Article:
For a real world example, take To be sure, Go Daddy is a branding name, because if you had never heard of Go Daddy and you needed to buy a domain name, you’d never do a search for ‘Go Daddy’, you’d search for: ‘buy a domain name’ or ‘domain name seller’. So, Bob Parson’s with his love for swing music, decided to brand his domain name business after one of his passions. It would have had more natural search traffic in the early stages if he had purchased: or something similar. Bob went with a branding phrase, therefore he had to do more marketing to get his company well known. If you are as commited as Bob Parson’s was, then you’ll be fine with a branding domain name.

      Another solution is to go for, then do secondary sites with links to the site. In other words, put up other support sites using keyword phases in the domain name (, but do Squidoo lenses and Hub Pages and YouTube videos with the titles baring the generic keywords while putting links on those pages linking to or would be fine in this case.

      Hope This Helps, Glen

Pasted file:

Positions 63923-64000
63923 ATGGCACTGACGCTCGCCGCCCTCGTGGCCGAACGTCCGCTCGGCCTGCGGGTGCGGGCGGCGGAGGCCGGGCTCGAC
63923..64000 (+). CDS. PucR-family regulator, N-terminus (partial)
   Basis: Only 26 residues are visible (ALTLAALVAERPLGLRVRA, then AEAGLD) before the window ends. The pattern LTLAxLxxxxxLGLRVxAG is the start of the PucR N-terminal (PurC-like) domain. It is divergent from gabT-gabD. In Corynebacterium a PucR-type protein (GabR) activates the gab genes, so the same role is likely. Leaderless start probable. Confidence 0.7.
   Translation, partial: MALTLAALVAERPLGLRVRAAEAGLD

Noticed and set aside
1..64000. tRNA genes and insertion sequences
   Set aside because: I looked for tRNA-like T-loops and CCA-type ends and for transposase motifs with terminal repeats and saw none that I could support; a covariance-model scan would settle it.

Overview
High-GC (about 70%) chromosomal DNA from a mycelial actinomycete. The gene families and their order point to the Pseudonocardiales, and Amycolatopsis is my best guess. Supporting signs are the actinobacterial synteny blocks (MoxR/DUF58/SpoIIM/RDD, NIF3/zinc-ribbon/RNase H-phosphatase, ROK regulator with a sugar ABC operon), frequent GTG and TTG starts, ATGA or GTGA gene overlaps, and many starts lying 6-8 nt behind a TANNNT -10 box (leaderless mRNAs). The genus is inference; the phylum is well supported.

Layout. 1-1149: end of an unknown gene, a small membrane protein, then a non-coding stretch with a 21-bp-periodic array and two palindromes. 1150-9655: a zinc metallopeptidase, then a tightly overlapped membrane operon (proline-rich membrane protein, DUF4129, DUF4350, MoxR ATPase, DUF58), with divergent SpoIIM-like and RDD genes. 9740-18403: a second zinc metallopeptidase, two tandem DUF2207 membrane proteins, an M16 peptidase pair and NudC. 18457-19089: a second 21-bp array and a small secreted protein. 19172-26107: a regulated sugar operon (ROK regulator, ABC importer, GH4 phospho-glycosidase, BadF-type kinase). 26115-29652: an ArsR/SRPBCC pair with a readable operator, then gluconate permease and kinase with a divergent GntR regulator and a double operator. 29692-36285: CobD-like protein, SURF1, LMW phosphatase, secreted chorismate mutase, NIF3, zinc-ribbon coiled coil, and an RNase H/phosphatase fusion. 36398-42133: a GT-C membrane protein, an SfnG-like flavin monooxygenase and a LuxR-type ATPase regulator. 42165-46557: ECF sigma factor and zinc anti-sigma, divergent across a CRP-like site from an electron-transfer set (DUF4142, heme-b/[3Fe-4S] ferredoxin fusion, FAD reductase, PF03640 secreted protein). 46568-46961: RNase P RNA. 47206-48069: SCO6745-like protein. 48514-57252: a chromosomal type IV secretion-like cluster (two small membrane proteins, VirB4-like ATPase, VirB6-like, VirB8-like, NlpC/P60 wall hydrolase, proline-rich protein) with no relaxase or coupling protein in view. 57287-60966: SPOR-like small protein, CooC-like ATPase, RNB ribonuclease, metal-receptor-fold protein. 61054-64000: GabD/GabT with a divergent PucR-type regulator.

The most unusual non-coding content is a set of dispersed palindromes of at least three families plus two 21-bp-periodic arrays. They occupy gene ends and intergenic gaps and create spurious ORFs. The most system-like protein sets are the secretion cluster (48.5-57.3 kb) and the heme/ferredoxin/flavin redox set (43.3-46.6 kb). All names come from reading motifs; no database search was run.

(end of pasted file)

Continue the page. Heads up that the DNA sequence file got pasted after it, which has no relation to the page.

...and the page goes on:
27. Hello Glen,

    I agree that .com would be the ideal extension but to choose a keyword phrase that receives no searches would nullify the use of a .com or .net etc.

    I have been working very closely with choosing ideal EMD’s and the first thing I want to be sure of is that enough people are actually putting my keywords into google.


    I thought my snowboarding website was a perfect EMD but a more experienced AM hit me with the disappointing news that ‘snowboarding freestyle’ was only being entered 480 times a month instead of over 20,000 that I actually believed. Although I should have suspected something because my traffic was very low.

    The problem lies in the google keyword tool which automatically returns the very high broad figures for keyword searches and by activating the [exact] and “phrase” match types along with broad, a more realistic report comes back.

    I do realise with time and good seo work, the site will begin to access the broader market but as getting traffic is the name of the game, we have to ensure the [exact] match is relatively substantial.